I’m often asked where are the hot spots? Where is the VR action happening? People ask me from the perspective and belief that new research and development is happening in just one or a handful of specific places.
I am always struck how global the development of VR and AR is across all sectors. Here are some great sources, among many others, that help track all the moving parts: AllThingsVR, https://uploadvr.com, VRScout, and GreenlightVR newsletter.
The industry’s hardware development is being fueled by multi-national corporations Samsung, a South Korean company, HTC from Taiwan, Sony from Japan, Oculus Rift in the United States. Software leaders in the space include gaming leaders like Unity Technologies, San Francisco, Unreal Engine VR and Unreal Engine VR, and for editing 360 video there are many emerging and established players, including Adobe.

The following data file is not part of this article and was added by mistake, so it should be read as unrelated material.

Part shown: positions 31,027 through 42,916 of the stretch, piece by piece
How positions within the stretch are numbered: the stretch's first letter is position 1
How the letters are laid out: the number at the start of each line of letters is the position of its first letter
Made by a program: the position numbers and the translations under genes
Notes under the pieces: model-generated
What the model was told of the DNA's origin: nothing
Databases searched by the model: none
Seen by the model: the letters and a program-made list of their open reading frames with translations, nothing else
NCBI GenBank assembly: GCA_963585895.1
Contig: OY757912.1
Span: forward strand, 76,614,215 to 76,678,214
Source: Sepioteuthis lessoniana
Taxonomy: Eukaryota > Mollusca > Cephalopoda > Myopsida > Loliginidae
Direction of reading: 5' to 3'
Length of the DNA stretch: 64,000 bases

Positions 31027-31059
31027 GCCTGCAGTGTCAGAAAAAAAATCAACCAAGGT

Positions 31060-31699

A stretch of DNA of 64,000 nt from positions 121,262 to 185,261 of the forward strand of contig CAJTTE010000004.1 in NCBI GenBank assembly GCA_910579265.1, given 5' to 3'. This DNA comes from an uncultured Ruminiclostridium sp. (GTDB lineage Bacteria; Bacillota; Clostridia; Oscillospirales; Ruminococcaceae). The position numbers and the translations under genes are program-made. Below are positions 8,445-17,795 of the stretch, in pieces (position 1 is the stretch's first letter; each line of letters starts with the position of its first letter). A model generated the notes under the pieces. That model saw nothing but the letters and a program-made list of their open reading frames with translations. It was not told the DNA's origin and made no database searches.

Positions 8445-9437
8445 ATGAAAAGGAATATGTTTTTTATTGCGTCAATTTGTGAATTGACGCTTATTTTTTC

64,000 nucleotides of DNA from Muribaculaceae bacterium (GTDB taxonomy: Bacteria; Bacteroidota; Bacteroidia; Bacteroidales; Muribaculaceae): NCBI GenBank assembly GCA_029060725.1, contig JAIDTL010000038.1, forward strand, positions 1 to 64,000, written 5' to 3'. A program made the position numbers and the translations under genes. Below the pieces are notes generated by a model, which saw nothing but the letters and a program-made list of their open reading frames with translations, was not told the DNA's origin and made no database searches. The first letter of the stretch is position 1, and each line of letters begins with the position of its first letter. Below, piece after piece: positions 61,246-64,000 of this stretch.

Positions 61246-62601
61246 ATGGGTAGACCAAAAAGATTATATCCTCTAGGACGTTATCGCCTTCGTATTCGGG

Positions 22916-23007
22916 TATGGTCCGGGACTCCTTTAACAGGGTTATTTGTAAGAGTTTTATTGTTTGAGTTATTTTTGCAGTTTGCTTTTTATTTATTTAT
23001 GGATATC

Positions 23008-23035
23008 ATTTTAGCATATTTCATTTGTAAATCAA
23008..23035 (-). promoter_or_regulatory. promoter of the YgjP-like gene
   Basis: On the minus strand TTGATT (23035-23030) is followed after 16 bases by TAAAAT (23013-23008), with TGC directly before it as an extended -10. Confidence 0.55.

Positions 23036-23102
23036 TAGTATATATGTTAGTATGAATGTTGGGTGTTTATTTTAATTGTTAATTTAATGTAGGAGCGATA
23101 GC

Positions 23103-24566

Then, there startups that are growing at such lightning-speed it’s almost too hard to keep up with the many companies working on VR and AR technologies far and wide.
The startup companies cross such a broad spectrum of applications for various industries: education, ecommerce, tourism, medicine, healthcare, real estate/construction/architecture, sports, media, entertainment, space, cars, planes, and so on. There’s barely an industry untouched, and much of it depends on both the technology of 360 filming, live rendering, as well as the evolution of precision in building virtual worlds and then there is the format. VR games have a shorter bridge to connecting with motivated fans, by creating yet another way for them to enjoy their favorite pastime. Startups working on other applications are spread all over the world. Tipatat from the The Virtual Reality Fund puts out the very best landscape on market, and many of those companies are global.
Here are a few companies I think are really interesting outside the United States: